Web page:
For Such a Time as This
Perhaps the most well-known passage in the Book of Esther is in chapter 4, verse 14 where Esther’s cousin and guardian, Mordecai, says to her, “And who knows but that you have come to the kingdom for such a time as this?” (AMP). Many exciting and uplifting messages have been based on this scripture. But often these inspirational sermons miss the point completely because they fail to take into consideration the true context of Mordecai’s words. A close look at the circumstances surrounding this passage will show that Mordecai’s message to Esther was not a feel-good, motivational speech, but rather a sobering and alarming ultimatum!
Esther was a young Jewish woman who was born into a broken family situation and was a minority in an oppressive society. The odds were against her right from the start. But almost overnight Esther went from rags to riches, from poverty to the palace, and became the wife of King Xerxes I, making her one of the most powerful women in the history of the world. Irony seems to fill the pages of the Book of Esther. Just as Persia has unknowingly crowned a Jewish queen, the king’s vizier, a man named Haman, is plotting a diabolical scheme to exterminate the Jewish population through a bloody massacre. There is only one Jew in the land who seemed to be in a position to intervene on behalf of her people. It is Esther.
It appears as though the pleasures of the palace had begun to intoxicate Esther. We see in chapter 4 that she begins to struggle with what course of action to take. As Esther looked around at the beautiful palace that was now her home and the luxuries, pleasures, conveniences, and wealth she had come to enjoy, it must have been difficult for her to imagine throwing it all away in some misguided attempt to be a heroine. She knew that taking this matter to the king would force her to risk everything she had, including her very life. Perhaps a more subtle approach would be best. Maybe she should just lay low and wait to see how things would play out. Perhaps at some point she would have an opportunity to put in a good word for the Jews without jeopardizing herself. After all, what good would she be to anyone if she were dead?
A Strategic Part of a Divine Purpose
In Esther 4:13–14, Mordecai, sensing Esther’s internal struggle, sends this message to her: “Do not flatter yourself that you shall escape in the king’s palace any more than all the other Jews. For if you keep silent at this time, relief and deliverance shall arise for the Jews from elsewhere, but you and your father’s house will perish. And who knows but that you have come to the kingdom for such a time as this and for this very occasion?” (AMP).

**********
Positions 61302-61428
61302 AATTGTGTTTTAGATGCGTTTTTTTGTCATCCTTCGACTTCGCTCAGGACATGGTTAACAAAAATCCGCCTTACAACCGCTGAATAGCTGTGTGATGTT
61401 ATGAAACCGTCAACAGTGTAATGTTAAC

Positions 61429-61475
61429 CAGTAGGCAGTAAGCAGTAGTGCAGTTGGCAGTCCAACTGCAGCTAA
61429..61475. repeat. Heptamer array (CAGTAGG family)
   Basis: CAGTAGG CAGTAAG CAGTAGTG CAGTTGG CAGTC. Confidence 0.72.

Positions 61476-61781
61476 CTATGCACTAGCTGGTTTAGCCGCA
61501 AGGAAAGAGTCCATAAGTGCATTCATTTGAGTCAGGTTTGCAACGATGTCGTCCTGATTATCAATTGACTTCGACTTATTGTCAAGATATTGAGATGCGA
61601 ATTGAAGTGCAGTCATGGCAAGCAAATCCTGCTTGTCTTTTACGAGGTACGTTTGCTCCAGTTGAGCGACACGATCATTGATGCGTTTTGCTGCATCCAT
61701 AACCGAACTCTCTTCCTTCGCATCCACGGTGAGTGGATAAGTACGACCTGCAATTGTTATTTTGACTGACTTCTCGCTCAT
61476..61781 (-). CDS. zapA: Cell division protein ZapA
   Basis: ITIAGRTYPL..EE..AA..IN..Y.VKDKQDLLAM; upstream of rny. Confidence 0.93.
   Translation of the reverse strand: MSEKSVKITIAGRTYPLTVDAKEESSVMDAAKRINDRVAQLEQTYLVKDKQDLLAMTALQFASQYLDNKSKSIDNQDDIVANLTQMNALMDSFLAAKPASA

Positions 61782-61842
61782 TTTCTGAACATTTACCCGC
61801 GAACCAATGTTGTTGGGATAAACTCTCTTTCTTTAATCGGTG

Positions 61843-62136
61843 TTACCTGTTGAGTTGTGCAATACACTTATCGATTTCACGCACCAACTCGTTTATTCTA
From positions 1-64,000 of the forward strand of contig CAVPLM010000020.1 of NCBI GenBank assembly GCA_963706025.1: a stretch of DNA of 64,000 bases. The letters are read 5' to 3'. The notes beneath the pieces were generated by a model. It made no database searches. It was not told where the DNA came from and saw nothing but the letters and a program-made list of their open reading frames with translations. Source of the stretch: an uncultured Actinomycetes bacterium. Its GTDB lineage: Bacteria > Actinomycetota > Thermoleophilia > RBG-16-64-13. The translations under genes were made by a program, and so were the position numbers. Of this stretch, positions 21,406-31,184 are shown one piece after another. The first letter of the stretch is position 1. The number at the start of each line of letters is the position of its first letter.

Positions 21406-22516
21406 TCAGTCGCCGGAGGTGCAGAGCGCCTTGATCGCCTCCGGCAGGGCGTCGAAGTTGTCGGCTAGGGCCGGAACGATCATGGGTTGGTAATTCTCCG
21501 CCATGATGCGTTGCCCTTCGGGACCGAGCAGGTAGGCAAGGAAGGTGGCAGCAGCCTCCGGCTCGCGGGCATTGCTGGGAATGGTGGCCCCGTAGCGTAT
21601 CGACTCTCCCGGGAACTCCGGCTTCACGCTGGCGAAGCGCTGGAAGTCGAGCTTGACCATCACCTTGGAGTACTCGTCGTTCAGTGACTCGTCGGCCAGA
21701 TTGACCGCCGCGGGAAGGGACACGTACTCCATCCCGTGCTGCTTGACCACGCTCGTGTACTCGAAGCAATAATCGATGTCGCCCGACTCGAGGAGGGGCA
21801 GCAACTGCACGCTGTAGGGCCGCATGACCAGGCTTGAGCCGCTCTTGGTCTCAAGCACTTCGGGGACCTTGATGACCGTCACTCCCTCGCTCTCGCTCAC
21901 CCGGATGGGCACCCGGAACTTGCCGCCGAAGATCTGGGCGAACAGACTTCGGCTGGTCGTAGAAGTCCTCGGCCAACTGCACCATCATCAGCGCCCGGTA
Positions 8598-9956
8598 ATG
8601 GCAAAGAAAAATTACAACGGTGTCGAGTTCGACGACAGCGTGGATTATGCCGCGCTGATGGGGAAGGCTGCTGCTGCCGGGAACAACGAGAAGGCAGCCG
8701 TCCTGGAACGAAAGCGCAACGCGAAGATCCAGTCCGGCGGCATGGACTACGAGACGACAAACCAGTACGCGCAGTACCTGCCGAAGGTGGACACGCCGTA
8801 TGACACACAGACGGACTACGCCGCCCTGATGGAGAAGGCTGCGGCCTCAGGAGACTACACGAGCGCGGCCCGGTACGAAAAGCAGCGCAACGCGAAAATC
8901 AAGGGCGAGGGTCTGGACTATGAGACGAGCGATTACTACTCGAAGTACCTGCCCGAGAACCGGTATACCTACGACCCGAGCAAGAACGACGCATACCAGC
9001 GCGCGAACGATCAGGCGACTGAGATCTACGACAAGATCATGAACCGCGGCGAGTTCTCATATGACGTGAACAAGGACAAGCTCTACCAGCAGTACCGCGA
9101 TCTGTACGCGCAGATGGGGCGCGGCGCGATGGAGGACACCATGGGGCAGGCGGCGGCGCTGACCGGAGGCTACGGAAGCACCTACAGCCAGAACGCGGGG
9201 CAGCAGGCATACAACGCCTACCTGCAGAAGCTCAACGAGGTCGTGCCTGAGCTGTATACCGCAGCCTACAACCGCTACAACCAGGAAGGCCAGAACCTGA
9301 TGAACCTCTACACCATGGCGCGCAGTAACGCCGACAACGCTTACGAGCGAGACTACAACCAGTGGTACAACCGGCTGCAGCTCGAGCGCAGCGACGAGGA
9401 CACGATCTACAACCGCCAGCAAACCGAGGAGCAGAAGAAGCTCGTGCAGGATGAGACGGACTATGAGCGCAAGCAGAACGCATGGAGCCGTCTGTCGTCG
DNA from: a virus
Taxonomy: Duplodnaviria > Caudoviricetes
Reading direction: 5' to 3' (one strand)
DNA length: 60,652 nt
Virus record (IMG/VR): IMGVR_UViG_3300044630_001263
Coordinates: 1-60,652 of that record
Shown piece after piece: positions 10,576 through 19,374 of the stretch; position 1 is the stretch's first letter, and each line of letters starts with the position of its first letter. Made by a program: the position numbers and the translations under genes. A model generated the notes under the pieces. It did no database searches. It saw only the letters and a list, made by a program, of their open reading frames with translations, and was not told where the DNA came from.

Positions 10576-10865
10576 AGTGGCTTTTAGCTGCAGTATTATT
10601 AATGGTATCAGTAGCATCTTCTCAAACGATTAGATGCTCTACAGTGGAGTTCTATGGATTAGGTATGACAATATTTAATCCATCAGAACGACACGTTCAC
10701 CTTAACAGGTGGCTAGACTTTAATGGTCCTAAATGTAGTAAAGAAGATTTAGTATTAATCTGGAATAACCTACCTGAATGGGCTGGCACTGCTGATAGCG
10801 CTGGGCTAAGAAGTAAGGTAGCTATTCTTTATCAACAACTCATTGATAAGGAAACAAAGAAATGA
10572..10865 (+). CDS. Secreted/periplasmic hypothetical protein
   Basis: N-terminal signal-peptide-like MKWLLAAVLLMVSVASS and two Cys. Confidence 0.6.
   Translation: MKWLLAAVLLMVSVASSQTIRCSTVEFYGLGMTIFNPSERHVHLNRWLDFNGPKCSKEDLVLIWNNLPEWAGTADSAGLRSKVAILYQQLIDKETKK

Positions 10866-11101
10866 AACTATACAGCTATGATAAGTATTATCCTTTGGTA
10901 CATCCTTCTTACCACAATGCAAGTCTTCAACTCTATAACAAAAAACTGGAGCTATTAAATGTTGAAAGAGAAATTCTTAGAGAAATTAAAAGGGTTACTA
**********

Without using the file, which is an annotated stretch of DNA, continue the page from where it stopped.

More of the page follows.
In other words, Mordecai said, “Esther, don’t flatter yourself! You are not in the palace because you are so beautiful or wonderful or special. You have been placed in the position you are in because you are a strategic part of a divine purpose that is much larger than yourself. For you to stand up and speak out for your people is not some generous act of charity or an optional courtesy—it is the very reason God put you in the palace in the first place!” Mordecai went on to emphasize the severity of the situation, saying in essence, “If you try to protect your position at the expense of the divine purpose, God will replace you, and you will be destroyed!”
You might wonder what makes me think I can speculate about what was going on inside Esther’s heart and mind. It is not only because of the context and the message Mordecai sends to her, but also because I see this scenario play out before my eyes every day here in the Western society. Our comforts and conveniences often make us complacent and indifferent to a dying world. We are often afraid to do anything that might disturb our cozy, pampered lives.
The Reason for Our Call
“All they do is ask for money in this church”
For example, I’ve seen people drop hundreds of dollars at restaurants and on entertainment, but when the offering plate goes around, they immediately begin to moan and complain. “All they do is ask for money in this church,” they say. And when they do give a few dollars to the Lord, they feel they have been very generous. But the money in our bank accounts is not ours – it all belongs to God to begin with. God hasn’t blessed us so we can consume those resources on our own pleasures; He has blessed us so we can be a blessing.
If God has entrusted you with anything, may it be money, talent or anything else, you should realize that you are not the terminus; you are a channel through which those resources should flow. Yes, when water flows through a pipe, the pipe also gets wet! When God’s blessings flow through you, you are also blessed personally. But never make the mistake of thinking you are blessed because you are so special or wonderful, intelligent or talented. God has not blessed you because He loves you more than anyone else. He has blessed you for a purpose, and your fulfilling that purpose is not a side issue – it’s the reason you have those blessings in the first place! If you won’t do what God has called you to do, He will find someone else who will do it with joy!
If You Won’t, Someone Else Will